Tenfold Dungeon rooms and walls are predominantly 2 inches tall, allowing the glorious artwork to flourish. Walls of this height can restrict visibility slightly, when miniatures are placed right up against a wall. The height allows for the illustrations to shine though, with great details making locations more believable – such as the light coming through windows hitting the floor. Plus, in the wide open rooms miniatures are clearly visible from around the table. The height also allows for the tall door accessories to be the right heights, flush with the top of the walls.
When it comes to 3D terrain, especially as they are normally made from plastic, there is often a high price tag. While if something seems affordable to you is very much a personal thing, with Tenfold Dungeon there is certainly the potential to be better value. With an RRP of £50, this is half the price of a single base set of WizKids WarLock Tiles for example. Dwarven Forge normally comes out more expensive again, if pre-painted, and the options of 3D printing aren’t readily available to most. There’s also the fact that for that price gamers are getting 12 rooms, of various sizes – each with their own unique illustrations.
With these sets, players are easily able to construct small and medium sized builds. Be that a tight tavern or a higgledy piggledy row of houses, a dodgy basement or branching sewer system. Combining them is where things get interesting though, with the difference between the rooms’ themes. Dungeon Masters can have a multi-story building for players to work their way through, before finding a secret trapdoor into a spawning dungeon below. Having the distinct change in art style from a master bedroom to a sewer crossing, is great for players to instantly understand the shift in environment – with the visual change very obvious.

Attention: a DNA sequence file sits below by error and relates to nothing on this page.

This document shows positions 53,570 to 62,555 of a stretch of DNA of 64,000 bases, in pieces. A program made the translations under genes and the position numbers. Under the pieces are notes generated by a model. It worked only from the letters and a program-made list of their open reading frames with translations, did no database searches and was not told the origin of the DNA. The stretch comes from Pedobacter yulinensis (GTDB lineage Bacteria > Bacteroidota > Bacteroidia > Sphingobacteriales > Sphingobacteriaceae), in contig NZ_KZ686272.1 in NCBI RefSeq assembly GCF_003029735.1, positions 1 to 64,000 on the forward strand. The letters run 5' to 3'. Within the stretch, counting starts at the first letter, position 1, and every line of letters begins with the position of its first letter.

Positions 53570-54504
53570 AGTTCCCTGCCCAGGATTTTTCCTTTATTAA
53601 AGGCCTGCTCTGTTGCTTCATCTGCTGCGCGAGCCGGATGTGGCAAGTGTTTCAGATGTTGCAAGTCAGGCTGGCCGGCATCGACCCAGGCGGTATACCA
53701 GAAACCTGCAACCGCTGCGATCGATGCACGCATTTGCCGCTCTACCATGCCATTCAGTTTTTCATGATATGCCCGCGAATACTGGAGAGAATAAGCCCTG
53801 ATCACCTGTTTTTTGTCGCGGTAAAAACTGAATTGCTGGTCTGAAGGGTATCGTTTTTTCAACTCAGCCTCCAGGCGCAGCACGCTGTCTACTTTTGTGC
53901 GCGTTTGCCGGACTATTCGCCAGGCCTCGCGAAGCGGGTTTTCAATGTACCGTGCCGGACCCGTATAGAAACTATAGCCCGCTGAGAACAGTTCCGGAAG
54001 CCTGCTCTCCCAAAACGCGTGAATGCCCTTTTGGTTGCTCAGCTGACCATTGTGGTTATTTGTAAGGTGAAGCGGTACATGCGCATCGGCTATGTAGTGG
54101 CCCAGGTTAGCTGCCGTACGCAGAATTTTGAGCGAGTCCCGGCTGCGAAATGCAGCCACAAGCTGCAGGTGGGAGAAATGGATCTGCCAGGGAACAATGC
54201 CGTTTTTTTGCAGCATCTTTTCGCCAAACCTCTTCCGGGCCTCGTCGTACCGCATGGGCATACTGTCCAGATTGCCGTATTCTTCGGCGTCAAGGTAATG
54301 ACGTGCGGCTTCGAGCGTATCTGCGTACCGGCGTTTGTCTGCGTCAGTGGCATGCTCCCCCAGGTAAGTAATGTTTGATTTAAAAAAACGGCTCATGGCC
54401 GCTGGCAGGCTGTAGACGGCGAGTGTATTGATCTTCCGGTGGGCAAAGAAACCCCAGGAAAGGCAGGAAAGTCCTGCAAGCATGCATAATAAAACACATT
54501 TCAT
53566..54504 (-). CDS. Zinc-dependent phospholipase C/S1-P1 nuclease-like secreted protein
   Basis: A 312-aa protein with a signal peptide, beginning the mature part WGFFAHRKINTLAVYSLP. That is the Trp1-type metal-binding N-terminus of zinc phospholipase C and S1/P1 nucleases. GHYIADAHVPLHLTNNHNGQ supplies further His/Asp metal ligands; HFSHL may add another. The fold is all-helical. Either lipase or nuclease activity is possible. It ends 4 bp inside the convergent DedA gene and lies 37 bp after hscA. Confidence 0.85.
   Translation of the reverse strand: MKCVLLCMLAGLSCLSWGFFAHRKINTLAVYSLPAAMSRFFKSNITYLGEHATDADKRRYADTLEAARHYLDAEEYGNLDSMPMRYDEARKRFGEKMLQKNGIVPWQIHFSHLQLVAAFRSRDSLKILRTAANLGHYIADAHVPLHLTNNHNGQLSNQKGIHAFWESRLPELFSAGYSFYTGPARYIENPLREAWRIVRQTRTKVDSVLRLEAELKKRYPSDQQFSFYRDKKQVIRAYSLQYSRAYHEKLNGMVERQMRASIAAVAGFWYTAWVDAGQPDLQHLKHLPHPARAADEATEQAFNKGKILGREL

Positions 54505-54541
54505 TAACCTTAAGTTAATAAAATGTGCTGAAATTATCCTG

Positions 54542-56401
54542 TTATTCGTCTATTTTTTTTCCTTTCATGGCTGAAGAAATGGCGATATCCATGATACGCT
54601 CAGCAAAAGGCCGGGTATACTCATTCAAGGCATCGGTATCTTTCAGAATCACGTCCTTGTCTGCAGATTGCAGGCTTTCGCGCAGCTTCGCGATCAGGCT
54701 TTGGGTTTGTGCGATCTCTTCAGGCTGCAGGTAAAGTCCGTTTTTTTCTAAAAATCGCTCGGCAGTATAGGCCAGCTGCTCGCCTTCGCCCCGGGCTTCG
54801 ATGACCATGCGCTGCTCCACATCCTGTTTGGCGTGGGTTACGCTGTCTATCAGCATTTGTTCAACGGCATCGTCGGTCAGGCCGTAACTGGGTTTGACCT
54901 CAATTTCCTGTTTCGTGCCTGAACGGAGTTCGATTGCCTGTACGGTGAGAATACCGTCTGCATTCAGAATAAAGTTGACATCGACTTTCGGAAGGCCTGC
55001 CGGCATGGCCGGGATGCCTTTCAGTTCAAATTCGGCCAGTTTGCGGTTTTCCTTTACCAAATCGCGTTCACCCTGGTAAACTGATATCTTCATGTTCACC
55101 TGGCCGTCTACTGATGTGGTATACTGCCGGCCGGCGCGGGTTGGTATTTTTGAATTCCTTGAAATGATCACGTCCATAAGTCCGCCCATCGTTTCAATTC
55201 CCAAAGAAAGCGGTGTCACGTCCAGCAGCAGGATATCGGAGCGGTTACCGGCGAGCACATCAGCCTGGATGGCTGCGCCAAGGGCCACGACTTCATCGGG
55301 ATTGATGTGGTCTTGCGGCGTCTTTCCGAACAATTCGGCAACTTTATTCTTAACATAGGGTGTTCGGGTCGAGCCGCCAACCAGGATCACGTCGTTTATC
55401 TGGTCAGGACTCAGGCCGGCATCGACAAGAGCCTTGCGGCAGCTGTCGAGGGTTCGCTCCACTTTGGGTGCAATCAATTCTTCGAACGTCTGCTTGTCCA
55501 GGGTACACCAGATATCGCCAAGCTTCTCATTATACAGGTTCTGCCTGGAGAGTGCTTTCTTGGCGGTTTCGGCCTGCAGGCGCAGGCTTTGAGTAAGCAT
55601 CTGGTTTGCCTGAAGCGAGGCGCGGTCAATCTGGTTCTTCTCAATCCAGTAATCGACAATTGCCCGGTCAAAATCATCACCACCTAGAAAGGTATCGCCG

Customizability hasn’t been lost as part of this trade off and this goes above the included doors and stairs. While the rooms are all of fixed sizes and shapes, a range of walls and clips are included. These allow the dungeon master to cut a large room in two, box off a small section and customise the floor plans of builds. They can even be used to hide the illustrations on the side of the box, despite how visually captivating they may be, if they don’t quite fit with the environment the DM is going for.
One concern I had when unboxing was if I’d ever manage to get it all back in the box. Tightly packed, with accessories and clips, both Tenfold Dungeon sets are surprisingly easy to pack back up. Both sets do a wonderful job of bringing common D&D locations to life, whether that’s stopping off at night at a roadside inn or diving into the rat infested dungeons of a castle. They each have a special edge, the Dungeons & Sewers set has slightly higher usage potential – given the fact that dungeons are more likely to see combat and thus the 1 inch grid and the stunning illustrations can bring those to life. The Town then flips the boxes upside down to give DMs another usage for bringing outside scenes somewhat to life. Either way DMs will be able to immerse their adventuring parties that bit more with Tenfold Dungeon.
(Editor’s Note: Tenfold Dungeon The Town and Dungeons & Sewers were provided to us by Asmodee for the review. These RPG accessories are currently available from local board game stores! Find your local store here.)